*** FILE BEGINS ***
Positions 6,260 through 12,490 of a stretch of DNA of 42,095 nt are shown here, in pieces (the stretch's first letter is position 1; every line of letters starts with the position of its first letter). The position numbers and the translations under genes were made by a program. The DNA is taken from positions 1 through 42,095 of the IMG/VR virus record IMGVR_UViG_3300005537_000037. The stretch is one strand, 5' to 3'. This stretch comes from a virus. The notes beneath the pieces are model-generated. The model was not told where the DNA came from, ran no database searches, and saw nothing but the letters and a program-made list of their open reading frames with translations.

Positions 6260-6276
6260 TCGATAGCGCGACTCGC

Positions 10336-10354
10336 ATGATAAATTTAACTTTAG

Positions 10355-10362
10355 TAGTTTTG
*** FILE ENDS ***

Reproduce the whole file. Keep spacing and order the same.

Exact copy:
Positions 6,260 through 12,490 of a stretch of DNA of 42,095 nt are shown here, in pieces (the stretch's first letter is position 1; every line of letters starts with the position of its first letter). The position numbers and the translations under genes were made by a program. The DNA is taken from positions 1 through 42,095 of the IMG/VR virus record IMGVR_UViG_3300005537_000037. The stretch is one strand, 5' to 3'. This stretch comes from a virus. The notes beneath the pieces are model-generated. The model was not told where the DNA came from, ran no database searches, and saw nothing but the letters and a program-made list of their open reading frames with translations.

Positions 6260-6276
6260 TCGATAGCGCGACTCGC

Positions 10336-10354
10336 ATGATAAATTTAACTTTAG

Positions 10355-10362
10355 TAGTTTTG